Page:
O Mankind! We created you from a male and female, and made you into peoples and tribes so that you might come to know each other. The noblest among you in Allah’s sight is the one with the most taqwa. Allah in All-Knowing, All-Aware. [Hujurat 49/13].

I do not have a problem with a person thinking that their view of this or that is superior to the views of others, obviously if it wasn’t superior and believed to be correct, there would be no point in holding fast to it or defending that opinion. I do however take exception to a person that feels so secure and self-righteous in their opinion that they resort to sarcasm, name-calling, and mocking others as if that adds any weight to their opinion. It is one thing to disagree with a person and bring valid evidences to support your argument and another much less credible to make sweeping generalizations and personal attacks, grasping at straws of perceived faults and mistakes, and to make their feelings the basis of disagreement.

I have my disagreements with the Bush administration and of the three main faces of the administration namely Bush, Cheney, and Rice, I mentioned to one acquaintance that I thought Cheney was the most articulate of the three in conveying the underlying set of principles of the government. And my friend, responded by saying something like, “I think they are all stupid”. Well, I don’t think they are all stupid, rather their worldview, which informs their policies differs greatly from my own, yet I recognize that it comes from a foundation of thought and beliefs which has some credibility and to dismiss it entirely as simply stupid does not further the debate.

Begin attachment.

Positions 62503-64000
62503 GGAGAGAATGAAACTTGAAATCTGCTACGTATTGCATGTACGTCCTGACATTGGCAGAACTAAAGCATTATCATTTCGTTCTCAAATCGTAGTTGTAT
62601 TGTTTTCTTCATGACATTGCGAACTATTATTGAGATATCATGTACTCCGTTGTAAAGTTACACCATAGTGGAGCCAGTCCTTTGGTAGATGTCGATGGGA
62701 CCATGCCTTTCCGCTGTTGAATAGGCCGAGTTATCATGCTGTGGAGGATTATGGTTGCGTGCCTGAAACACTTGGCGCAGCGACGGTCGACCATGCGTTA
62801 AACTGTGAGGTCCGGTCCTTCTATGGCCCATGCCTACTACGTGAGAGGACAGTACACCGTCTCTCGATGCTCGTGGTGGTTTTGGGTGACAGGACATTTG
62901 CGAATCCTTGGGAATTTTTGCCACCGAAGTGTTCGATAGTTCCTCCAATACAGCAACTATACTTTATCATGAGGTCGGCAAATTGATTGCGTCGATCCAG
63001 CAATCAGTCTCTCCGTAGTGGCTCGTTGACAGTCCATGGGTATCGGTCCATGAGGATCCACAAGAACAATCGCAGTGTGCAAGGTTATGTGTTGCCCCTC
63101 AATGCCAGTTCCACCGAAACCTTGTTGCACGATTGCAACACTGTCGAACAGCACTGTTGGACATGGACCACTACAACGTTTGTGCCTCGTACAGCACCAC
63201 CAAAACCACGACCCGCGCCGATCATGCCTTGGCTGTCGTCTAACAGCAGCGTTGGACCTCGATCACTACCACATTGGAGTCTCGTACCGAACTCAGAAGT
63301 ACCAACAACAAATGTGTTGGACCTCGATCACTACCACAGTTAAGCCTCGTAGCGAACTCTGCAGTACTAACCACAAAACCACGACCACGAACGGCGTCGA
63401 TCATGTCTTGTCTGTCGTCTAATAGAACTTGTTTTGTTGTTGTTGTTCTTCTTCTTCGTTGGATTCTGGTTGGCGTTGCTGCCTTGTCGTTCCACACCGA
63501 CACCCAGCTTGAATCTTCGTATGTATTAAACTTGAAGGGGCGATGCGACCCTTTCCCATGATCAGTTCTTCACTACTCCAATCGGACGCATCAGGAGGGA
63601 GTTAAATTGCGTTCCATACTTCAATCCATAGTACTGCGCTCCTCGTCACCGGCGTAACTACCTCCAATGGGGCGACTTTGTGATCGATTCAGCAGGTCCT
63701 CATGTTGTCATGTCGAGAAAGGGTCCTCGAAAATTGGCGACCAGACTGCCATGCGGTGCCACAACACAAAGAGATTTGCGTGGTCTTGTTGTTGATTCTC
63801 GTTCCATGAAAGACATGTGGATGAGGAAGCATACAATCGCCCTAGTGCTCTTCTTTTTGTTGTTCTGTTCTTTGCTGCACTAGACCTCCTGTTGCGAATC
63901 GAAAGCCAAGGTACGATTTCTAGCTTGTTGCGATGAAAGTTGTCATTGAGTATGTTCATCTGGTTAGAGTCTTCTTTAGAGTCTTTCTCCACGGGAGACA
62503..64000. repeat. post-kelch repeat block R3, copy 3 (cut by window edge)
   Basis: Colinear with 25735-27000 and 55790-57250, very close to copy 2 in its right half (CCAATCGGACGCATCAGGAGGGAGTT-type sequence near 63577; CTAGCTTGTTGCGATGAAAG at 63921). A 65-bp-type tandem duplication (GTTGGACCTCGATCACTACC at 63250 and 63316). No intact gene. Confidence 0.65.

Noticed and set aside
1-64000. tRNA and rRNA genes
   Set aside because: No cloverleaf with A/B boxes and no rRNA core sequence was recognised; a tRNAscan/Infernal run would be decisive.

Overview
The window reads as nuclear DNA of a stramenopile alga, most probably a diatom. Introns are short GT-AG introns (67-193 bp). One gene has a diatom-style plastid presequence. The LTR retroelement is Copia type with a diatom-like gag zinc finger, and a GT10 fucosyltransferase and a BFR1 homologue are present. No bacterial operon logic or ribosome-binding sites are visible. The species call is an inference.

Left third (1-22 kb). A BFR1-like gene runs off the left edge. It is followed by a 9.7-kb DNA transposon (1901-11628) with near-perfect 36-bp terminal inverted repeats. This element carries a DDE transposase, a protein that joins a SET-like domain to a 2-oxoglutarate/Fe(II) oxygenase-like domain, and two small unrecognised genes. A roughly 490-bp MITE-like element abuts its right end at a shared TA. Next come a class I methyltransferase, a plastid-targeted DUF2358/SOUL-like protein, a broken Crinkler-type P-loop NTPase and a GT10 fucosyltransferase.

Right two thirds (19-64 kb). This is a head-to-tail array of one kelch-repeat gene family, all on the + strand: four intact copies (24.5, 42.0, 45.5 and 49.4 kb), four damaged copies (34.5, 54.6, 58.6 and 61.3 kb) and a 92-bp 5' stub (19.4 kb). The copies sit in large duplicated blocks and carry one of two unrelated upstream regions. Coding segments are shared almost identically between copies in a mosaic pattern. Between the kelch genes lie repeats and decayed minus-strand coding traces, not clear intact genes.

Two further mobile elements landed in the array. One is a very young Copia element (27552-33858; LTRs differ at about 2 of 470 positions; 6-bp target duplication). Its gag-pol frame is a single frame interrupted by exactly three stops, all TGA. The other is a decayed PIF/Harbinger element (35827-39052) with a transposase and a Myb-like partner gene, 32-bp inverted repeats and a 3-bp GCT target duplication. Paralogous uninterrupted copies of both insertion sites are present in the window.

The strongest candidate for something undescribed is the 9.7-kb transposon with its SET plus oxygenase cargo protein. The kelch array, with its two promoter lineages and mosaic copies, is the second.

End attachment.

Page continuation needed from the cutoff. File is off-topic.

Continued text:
In the same way, many Muslims dismiss other Muslims with different views as their intellectual inferiors as though real intelligence would result in everyone having the same outlook and opinion. Perhaps it is a genuine mistake, perhaps it is ignorance, or perhaps it is a disease of the heart that has been manifested in view of the public, may Allah protect us from that.

Imam Shafi’ee once said, “I think my opinion is right but I could be wrong, and I think my opponent’s opinion is wrong but it could be correct”.

Allah knows the unseen things of the heavens and the earth. Allah sees what you do. [Hujurat 49/18]

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Author: Ify Okoye

Muslim woman, RN, & rebel with a cause.

4 thoughts on “Is Respect Too Much to Ask?”

  1. Assalamu alaikum

    Excellent post. The fitnah of sectarianism is affecting our brothers and sisters in Iraq and is also growing in the West for the reasons you described above.

    May Allah (subhana wa ta’ala) save us from knowledge that does not benefit. Ameen.

    masalama

  2. Asalamu alaykum wa Rahmatullah,

    SubhanAllah, just the other day I was thinking about your blog and how I learned the word Delmarva but for the life of me I couldn’t remember what your blog was called or your url. Thanks for commenting and ameen to the dua.

    Generally, when I see others criticizing the people of knowledge, I first ask myself if the person criticizing is a scholar or a lay person and more often than not that critic is a lay person speaking without proper knowledge so then I revert to the advice of one of our teachers to think of the views of others as though there were small children.

  3. Assalam Walaikm wr wb

    ‘Eid Mubarak ukhti. Alhamdulillah, may Allah swt reward you for enjoining good and forbidding evil. Yes we do have different views. but in general, I was wrong for lashing out and using specific names, especially of a Muslim (Sh. Qadhi) rather than leaving the identity of the person and his/her work anonymous… only the good shall be mentioned of a Muslim brother/sister… and if I wish for his views to parallel mine, I should make du’a for him, not rant…

    Ma’ Salama

  4. Asalamu alaykum wa Rahmatullahi wa Barakatuh ya Aasiyah,

    May you have a most blessed Eid. I think most if not all of my writing is a reminder first and foremost to myself and alhamdulillah if others find something beneficial within them.

    My tagline is from the hadeeth about speaking good or remaining silent, yet how hard it is, I find that it is a constant struggle, may Allah make us all from those who follow the correct Prophetic guidance and we ask Allah for good akhlaaq and seek refuge in Him from evil akhlaaq.

    Wa salaam